‘ADOPTEZ LE DERNY!’
After WW2, as cycle and motorcycle racing resumed in France, the Derny, both as a solo and tandem machine, became very popular. Derny clubs sprung up all over France, their members known as ‘Dernystes.’
Like the VeloSolex and the Citroen 2CV, the Derny is a French icon, the designated pacer for cycle racing since the 1920s.
This 1956 model, restyled with faired-in headlamp attached to the petrol tank, is the last of the line. The change of headlight style was in response to new lighting regulations for road-bikes. It appeared for only one year before the original Derny ended forever.
The model came in two options, ‘Mixte’ – illustrated in the 1956 catalogue, above – and ‘Solo’ which was the men’s model, which is the machine featured here.
French taxation laws changed in 1956, meaning there was no longer an exemption for pedal-operated 98cc motorcycles, so the company ceased production. Manufacture of the 125cc Mochet Velocar microcar stopped for the same reason. Efficient new ‘mo-peds’ had appeared at all the 1955 shows, totally dominating the small motorcycle market, and making pedal-operated 98cc machines obsolete overnight. It was the end of a glorious era for these uniquely French machines.
The gaudy gold paint is typical of the company’s attempt to appeal to a wider market, which unfortunately failed. As you can see, it needs at least two pairs of hands to operate all the controls. The 98cc Zurcher engine is 1920s style. It is distinctly ‘top-heavy’ with large wheels and an over-sized bicycle frame. The Derny was a total ‘dinosaur’ among motorcycles and mopeds …and the market now demanded the latest sleek motorcycle designs, easy to mount, start and operate.
As well as cheap 49cc two-stroke mopeds eating into the lower end of its market, and the Citroen 2CV taking care of the top end, 125cc four-stroke motorcycles (particularly Peugeot’s quality-made machines) had dropped in price to compete head-on with the 98cc two-stroke Derny. Even with its restyled appearance, this cumbersome machine was a relic by 1956, and the change of taxation laws was really just the final nail in the coffin.
Of course, within just a few years, even the mopeds that replaced ‘dinosaur’ French motorcycles like the Derny were displaced, by small Japanese four-stroke motorcycles and mopeds that were much more reliable.
This particular Derny came from a good friend who bought it in France, subsequently registering it in the UK in 2002. It comes with a spare front tyre, which he purchased in France because it was hard to find here. It’s fitted with a very rare leather ‘Derny’ frame bag. Though not pictured, its pedals are present (inside the frame bag). They were often removed by owners at the time who preferred to bump-start their Derny rather than giving the impression that their pride and joy was a ‘glorified bicycle.’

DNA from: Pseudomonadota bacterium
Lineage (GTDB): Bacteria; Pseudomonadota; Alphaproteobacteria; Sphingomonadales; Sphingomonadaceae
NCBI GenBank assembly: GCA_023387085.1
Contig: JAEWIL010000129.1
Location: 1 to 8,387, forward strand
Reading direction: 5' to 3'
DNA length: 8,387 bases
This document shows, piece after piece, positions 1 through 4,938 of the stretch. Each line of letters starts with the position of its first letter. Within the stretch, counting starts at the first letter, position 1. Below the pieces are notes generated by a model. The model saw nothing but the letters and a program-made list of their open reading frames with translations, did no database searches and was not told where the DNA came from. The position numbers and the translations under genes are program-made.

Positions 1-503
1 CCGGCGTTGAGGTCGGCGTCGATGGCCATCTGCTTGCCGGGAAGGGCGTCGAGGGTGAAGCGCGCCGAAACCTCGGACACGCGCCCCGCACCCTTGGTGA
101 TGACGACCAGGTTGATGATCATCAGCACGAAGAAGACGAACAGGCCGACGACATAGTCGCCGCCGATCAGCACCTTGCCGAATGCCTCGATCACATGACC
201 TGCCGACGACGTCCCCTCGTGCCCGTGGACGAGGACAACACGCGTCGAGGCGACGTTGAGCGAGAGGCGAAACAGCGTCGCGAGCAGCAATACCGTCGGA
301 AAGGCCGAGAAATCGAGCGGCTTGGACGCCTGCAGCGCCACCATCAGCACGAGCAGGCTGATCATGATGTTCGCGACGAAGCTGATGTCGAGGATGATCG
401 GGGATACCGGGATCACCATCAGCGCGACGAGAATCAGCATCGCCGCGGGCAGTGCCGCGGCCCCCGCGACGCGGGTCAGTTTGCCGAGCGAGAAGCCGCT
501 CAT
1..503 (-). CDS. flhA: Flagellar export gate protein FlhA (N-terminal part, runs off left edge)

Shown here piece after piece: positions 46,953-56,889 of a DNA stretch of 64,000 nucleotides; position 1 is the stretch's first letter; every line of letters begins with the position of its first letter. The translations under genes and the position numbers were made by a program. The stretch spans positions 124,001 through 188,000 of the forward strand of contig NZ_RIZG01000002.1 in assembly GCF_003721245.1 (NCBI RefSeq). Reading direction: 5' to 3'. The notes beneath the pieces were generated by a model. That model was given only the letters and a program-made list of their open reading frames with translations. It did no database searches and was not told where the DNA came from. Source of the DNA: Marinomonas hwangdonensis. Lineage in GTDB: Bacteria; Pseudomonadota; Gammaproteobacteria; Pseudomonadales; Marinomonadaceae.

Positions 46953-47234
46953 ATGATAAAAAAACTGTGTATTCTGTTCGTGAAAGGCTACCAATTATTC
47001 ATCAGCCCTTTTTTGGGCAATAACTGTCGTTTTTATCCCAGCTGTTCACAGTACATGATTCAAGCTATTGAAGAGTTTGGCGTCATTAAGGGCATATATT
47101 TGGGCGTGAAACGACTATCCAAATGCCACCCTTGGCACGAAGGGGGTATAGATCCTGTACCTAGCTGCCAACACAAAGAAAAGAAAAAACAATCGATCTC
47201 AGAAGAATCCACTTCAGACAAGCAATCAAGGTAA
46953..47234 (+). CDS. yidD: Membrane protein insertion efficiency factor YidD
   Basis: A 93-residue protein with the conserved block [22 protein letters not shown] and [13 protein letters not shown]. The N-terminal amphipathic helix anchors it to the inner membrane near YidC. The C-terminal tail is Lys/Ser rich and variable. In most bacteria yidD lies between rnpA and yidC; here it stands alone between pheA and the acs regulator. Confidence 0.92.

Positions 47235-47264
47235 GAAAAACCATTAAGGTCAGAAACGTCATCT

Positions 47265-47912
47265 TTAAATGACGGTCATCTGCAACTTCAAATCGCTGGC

This machine retains its original gold paint and transfers (decals), including its French dealer plaque: G. Peuziat, 104 Ave de Maine, Paris 14. There’s also a copy of its original ‘carte grise’ showing it was first registered in Paris in 1962. The speedometer reads 245km and my friend believes, from the original condition of this machine, that’s its genuine mileage from new. It’s ready to ride.
Its fame is as a result of solo Dernys being used as pacers in cycle racing. In fact, the word ‘derny’ has become a generic term for motorized pacers.
The Derny brothers’ first factory was at 81, Avenue St. Mande and later they moved to Avenue du General Bizot, both in the French capital. When the parent factory closed in 1956, Derny machines for the Bordeaux-Paris were maintained and rebuilt by Service Derny of 88, Rue Picpus, Paris until 1974. Derny carried on making other types of machines but closed in 1958.
Later on, another type of Derny was re-introduced called a ‘Burdin.’ This machine had many problems: the mobylette engine and the frame were not strong enough for the job. Many manufacturers have tried to change the design over the years but have gone back to the original design because it is still as good today as it was way back in 1938. Pacers today are still called Derny – a fitting tribute to the Derny brothers who first thought the idea up in the first place.
Dernys today are made by Arie Simon. He used to make them in Holland, but has now moved his business to Neepelt, Belgium. The Siemon Dernys are used on the road, 6-Days and Keirins by all the pacers on the continent and the UK. They are made of the highest quality.